GLEEFUL traffic enforcement staff have been exposed for celebrating fines to motorists in a series of documents which reveal the extent of Hammersmith and Fulham Council's determination to snare drivers.
H&F-based businessman Andrew Ashe, 53, spent two years extracting information from the council under the Freedom of Information Act, revealing a commitment to a target-based and revenue-raising culture among staff.
Comments in emails between parking staff included, "Another record month guys, well done", and, "Well done, Another increase...holidays, as expected, brings back the traffic". The documents obtained by Mr Ashe also reveal how the council:
Actively seeks to increase the number of fines it hands out to boost its coffers
Allegedly paid staff bonuses for meeting targets
Spent money from developers earmarked for community improvement on sophisticated cameras to catch drivers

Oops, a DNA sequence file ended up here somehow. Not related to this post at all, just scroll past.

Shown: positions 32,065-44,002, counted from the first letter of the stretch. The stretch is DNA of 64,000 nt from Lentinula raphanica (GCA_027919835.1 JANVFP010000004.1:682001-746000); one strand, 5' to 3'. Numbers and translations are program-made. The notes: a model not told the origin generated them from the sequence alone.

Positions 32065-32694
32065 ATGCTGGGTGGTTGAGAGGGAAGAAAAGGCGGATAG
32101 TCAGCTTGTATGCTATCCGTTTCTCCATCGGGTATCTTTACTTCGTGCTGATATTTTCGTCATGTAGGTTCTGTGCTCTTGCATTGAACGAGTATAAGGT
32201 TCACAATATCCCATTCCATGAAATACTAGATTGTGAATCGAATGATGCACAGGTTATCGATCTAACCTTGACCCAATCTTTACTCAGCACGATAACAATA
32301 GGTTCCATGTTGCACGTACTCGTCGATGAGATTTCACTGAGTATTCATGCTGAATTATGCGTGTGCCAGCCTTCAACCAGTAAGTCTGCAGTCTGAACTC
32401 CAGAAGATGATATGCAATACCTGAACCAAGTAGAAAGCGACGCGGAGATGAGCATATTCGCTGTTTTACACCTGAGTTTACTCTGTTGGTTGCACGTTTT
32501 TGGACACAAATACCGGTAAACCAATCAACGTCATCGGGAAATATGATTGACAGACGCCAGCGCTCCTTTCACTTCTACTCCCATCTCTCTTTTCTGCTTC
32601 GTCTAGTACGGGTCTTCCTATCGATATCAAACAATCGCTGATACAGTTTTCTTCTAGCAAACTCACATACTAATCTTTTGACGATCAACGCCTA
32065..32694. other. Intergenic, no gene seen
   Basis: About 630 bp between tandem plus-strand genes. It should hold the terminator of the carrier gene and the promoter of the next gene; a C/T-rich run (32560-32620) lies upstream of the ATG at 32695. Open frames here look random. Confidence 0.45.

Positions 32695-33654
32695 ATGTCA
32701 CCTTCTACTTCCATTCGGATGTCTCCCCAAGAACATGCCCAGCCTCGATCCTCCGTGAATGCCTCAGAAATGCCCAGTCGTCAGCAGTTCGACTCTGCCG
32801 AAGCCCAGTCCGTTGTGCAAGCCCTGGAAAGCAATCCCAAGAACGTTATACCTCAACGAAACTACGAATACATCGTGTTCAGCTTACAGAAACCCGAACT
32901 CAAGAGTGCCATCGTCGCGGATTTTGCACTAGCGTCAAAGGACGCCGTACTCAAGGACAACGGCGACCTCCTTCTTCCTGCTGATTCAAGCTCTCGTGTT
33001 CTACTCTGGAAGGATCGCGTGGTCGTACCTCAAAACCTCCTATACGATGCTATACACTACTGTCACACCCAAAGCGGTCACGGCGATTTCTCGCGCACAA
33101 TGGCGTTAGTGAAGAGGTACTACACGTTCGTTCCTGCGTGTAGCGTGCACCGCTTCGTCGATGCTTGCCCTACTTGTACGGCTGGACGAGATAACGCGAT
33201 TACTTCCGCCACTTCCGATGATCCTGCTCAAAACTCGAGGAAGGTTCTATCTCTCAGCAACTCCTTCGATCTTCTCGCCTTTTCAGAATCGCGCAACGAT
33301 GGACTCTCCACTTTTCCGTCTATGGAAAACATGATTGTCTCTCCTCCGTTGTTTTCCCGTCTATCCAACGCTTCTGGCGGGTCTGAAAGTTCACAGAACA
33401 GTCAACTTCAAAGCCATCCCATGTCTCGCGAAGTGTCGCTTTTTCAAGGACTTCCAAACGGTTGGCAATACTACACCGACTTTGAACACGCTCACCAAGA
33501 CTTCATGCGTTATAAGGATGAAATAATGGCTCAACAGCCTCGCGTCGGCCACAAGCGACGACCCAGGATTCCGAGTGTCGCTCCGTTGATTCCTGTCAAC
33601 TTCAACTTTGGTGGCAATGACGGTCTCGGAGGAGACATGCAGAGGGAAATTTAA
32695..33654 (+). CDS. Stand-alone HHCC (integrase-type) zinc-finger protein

Encourages extra enforcement when roadworks or closures effect targets
Broke guidelines by failing to carry out CCTV impact surveys
Fined seven 391 busses in one day at the notorious Bagleys Lane junction
Waived fines for the borough mayor Francis Stainton
Branded Mr Ashe 'vexatious' and tried to block his investigation
Mr Ashe said: ''The way this council goes about trying to extract money from its residents is deplorable and an absolute disgrace.''
In February, the Chronicle revealed it had issued more than £3.5m in fines in 2012 alone, and emails obtained under the Freedom of Information Act reveal the lengths to which the authority goes to reach its targets.
A stream of correspondence between heads of department and staff show a commitment to increasing revenue from fines, strategies on how to increase the number of tickets when profits dip and talk of 'increasing PCN's (penalty charge notices) quickly and with the minimum of fuss'. Staff member Anthea Ferguson says in one message she has been tasked with increasing revenue by £5million.